Ineese-Nash is the co-founder and director of Finding Our Power Together, an organization that focuses on the mental health of young people, particularly on suicide prevention. Suicide rates of Indigenous people are three times higher than the rate among non-Indigenous people and suicide among Inuit is 10 times higher.
Finding Our Power Together’s aim is to build on that missing link of land-based cultural healing. In 2020, it launched an online program called Building Your Bundle in which staff uses an Indigenous cultural healing lens with clinical Western approaches. One example of this practice includes sending participants an actual bundle bag to carry their medicines (tobacco, sage, cedar) in. “What we find from talking to the survivors of suicide is that a number of young Indigenous people are disconnected from who they are, their culture or their land, and that's what leads to loss of life,” says Ineese-Nash. “What we try to do is create connection — to another young person, a mentor, culture, members of their family, community, land, and spirit.” She continues: “For us, it's about bringing those tools back and fostering an environment where the next generation of Indigenous leaders already know who they are and are able to pick up their bundles and support one another.”

Traditionally, Indigenous people have had their own ways of managing crises and of healing from very difficult circumstances, through ceremony, sharing songs, being on the land.

Nicole Ineese-Nash, co-founder of finding our power together
Teaching or connecting to culture is something that social worker Lisa Osawamick does in both her private practice on Unceded Wiikwemikoong Territory, and as a care provider for a new online counselling service, Noojimo Health. Osawamick often gives her patients the resources to connect with the Elders, get their spirit name, engage in ceremonies, or teaches them songs, stories and hand drumming. She says she is guided by the medicine wheel teachings, which focuses on spiritual, mental, emotional and physical health, and uses it as a tool in her counselling.
Noojimo Health care providers come from a range of Indigenous communities across Ontario (although the service is available to any self-identifying Indigenous person across Canada). This was purposeful, to ensure that people seeking mental healthcare could speak with someone from outside of their own community, avoiding the stigma of sharing with someone they’re related to.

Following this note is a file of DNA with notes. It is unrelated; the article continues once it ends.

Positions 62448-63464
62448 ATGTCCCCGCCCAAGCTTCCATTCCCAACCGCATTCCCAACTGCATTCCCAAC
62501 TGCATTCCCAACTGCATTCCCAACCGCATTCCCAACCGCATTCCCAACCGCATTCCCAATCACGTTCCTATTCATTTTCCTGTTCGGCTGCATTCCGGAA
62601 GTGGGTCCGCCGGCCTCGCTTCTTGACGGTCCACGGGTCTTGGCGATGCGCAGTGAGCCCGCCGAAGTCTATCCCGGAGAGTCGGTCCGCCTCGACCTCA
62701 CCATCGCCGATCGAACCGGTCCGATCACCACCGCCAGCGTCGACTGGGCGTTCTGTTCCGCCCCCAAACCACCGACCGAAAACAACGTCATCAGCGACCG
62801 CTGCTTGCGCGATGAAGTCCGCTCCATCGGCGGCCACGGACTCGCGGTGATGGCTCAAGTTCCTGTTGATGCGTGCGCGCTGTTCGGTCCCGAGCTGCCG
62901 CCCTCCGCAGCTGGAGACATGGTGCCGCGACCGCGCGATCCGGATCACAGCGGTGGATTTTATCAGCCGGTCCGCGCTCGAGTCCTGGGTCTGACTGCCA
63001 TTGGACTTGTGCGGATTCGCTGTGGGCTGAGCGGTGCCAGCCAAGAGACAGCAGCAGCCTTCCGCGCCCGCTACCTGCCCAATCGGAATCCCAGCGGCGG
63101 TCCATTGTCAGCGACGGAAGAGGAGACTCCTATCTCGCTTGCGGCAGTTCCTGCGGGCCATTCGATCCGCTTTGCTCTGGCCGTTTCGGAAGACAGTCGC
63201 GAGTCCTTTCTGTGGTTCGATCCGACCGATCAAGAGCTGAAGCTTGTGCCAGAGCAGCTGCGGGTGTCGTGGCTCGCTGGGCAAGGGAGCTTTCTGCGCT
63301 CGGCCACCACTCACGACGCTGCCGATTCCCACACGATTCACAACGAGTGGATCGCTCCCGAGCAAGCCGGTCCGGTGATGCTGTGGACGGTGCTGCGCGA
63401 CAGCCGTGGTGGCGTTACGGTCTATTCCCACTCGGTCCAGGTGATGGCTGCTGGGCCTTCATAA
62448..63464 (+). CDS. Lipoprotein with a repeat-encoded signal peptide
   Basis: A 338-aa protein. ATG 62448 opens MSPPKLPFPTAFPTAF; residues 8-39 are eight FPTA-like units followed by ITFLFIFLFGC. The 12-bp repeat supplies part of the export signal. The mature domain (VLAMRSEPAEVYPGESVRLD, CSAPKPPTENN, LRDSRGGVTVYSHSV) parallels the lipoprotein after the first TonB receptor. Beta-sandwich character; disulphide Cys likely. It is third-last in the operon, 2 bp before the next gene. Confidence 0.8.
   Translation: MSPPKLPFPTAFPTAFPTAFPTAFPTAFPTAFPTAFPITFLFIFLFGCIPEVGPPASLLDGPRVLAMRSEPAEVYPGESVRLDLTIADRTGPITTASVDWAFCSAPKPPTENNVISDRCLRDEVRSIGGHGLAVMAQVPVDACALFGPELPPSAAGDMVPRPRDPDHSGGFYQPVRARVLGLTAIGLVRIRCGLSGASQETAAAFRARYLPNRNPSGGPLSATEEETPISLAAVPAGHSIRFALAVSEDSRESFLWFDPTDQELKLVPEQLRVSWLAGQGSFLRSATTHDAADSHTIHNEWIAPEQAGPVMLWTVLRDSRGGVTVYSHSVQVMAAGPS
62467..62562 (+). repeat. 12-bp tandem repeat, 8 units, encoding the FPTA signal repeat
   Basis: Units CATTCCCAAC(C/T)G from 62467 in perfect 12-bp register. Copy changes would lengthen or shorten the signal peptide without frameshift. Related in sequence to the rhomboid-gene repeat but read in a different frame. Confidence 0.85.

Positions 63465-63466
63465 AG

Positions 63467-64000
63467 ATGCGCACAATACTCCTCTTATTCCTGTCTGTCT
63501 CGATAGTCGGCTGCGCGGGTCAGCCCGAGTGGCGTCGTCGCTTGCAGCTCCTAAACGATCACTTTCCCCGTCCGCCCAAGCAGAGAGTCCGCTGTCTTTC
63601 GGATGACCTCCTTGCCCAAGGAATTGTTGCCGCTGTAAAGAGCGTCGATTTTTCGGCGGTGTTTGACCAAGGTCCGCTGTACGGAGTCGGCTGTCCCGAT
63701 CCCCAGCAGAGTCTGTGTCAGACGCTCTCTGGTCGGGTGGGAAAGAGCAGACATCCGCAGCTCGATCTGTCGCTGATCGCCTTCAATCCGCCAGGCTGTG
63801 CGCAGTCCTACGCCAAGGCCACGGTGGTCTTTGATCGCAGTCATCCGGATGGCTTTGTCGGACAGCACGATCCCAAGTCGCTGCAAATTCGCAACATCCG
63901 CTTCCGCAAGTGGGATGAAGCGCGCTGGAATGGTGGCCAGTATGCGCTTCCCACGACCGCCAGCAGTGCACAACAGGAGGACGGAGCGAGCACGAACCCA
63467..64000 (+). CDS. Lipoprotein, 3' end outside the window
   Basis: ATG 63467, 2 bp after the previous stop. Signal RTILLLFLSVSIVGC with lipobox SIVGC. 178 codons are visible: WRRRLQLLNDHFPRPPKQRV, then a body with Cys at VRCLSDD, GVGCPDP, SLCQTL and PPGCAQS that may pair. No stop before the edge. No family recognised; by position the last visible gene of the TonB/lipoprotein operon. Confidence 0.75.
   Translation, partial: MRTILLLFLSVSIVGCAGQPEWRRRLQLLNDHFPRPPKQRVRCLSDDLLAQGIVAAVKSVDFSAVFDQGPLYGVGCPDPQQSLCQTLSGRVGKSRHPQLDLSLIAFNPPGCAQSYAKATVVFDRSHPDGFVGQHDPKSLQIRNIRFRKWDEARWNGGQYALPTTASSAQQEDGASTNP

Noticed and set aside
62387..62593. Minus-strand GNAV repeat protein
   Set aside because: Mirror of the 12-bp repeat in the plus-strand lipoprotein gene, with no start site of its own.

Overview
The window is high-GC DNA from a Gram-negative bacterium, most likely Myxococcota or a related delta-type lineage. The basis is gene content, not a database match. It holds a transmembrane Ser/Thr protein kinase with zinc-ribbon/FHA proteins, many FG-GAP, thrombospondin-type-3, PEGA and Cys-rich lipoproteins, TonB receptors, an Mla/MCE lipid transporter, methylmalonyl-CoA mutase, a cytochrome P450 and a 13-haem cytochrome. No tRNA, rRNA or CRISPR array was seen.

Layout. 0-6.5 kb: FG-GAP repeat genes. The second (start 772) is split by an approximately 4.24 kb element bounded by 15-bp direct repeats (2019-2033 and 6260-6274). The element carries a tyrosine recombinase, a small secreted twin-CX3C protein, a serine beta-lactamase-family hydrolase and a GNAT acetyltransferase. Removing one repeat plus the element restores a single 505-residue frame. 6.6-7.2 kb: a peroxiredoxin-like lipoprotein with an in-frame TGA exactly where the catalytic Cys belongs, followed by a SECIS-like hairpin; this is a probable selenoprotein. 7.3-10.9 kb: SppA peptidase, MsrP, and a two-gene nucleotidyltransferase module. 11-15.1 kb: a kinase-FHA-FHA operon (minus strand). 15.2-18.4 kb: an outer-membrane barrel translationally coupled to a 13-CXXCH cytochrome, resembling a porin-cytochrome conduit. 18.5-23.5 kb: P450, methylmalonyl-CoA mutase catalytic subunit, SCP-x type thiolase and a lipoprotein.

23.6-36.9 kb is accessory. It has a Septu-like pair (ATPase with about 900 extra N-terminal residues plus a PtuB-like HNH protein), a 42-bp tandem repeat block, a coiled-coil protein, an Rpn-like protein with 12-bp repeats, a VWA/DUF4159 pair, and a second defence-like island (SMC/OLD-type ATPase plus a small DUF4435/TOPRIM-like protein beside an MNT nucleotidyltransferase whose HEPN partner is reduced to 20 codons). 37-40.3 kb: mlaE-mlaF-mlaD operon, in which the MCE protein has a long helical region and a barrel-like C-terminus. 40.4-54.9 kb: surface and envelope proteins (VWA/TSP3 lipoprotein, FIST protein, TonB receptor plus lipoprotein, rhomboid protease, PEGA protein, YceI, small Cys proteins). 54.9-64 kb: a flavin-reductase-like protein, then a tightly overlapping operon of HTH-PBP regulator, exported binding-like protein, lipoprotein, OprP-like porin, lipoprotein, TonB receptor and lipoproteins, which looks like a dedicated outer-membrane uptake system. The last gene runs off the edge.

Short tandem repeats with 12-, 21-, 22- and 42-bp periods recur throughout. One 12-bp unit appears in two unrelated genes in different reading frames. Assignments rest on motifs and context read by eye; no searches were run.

Equally important: Every counsellor is Indigenous. According to Randi Ray, an Anishinaabe woman from Flying Post First Nation, who founded Noojimo Health, the perspective of the person providing care is as important as the process itself. “Having all Indigenous counsellors helps to bring that holistic model and approach to care,” says Ray. “There are many shared experiences, unfortunately many of those being traumatic, across that mosaic. Those shared experiences help with understanding from a counsellor perspective.”
Ray also wanted to eliminate wait times and work for those without high-speed internet, or access to smartphones or computers —so accessing the service by telephone is possible. If I still lived in my parents’ home on-reserve, I’d be dealing with their turtle-like internet speed (although they recently got wi-fi!). All that’s required to sign up is a quick registration online, and every one-on-one session can happen via video chats or simply by telephone. 
But there also needs to be government support. Strategies and frameworks have been formed in past years, like the First Nations Mental Wellness Continuum Framework, National Inuit Suicide Prevention Strategy, and the National Aboriginal Youth Suicide Prevention Strategy, but it’s clearly an in-progress movement. "The need for support may be growing at a faster rate than the current funding," says Ray. "In my opinion, those needs are growing as a result of better awareness around mental wellness (which is good), but sadly also due to the ongoing impacts of colonization and colonial policies over many generations, and the regular re-traumatization of our communities.”
Before I wrap up with Osawamick, I ask what a healthy client of hers looks like, and she tells me it’s when everything is aligned and they’re not struggling with their spirituality or emotional well-being. They’re walking in balance. “Sometimes I tell them they're glowing, or growing up. They laugh at that one,” she says. She loves hearing updates that they’re happy, or haven’t relapsed, or they don’t have panic attacks anymore.
I haven’t had panic attacks in a while, but news like the 215 children has brought me very close to that again. I’ve tried to spend as much time as I can outdoors, with the sun on me, and I tried some of the grounding techniques mentioned by Osawamick. I’m hoping that in time, with some help, I’ll be glowing, with a full bundle. 
The Indian Residential Schools Crisis Line is available 24-hours a day for anyone experiencing pain or distress as a result of Indian Residential Schools. Support is available at 1-866-925-4419.
The Refinery29 Canada team acknowledges that we are settlers on the land now known as Canada. We stand in solidarity and support of Indigenous people and we recognize that all of us have an ongoing part to play in reconciliation. We thank the Indigenous community for allowing us to live and work on their land.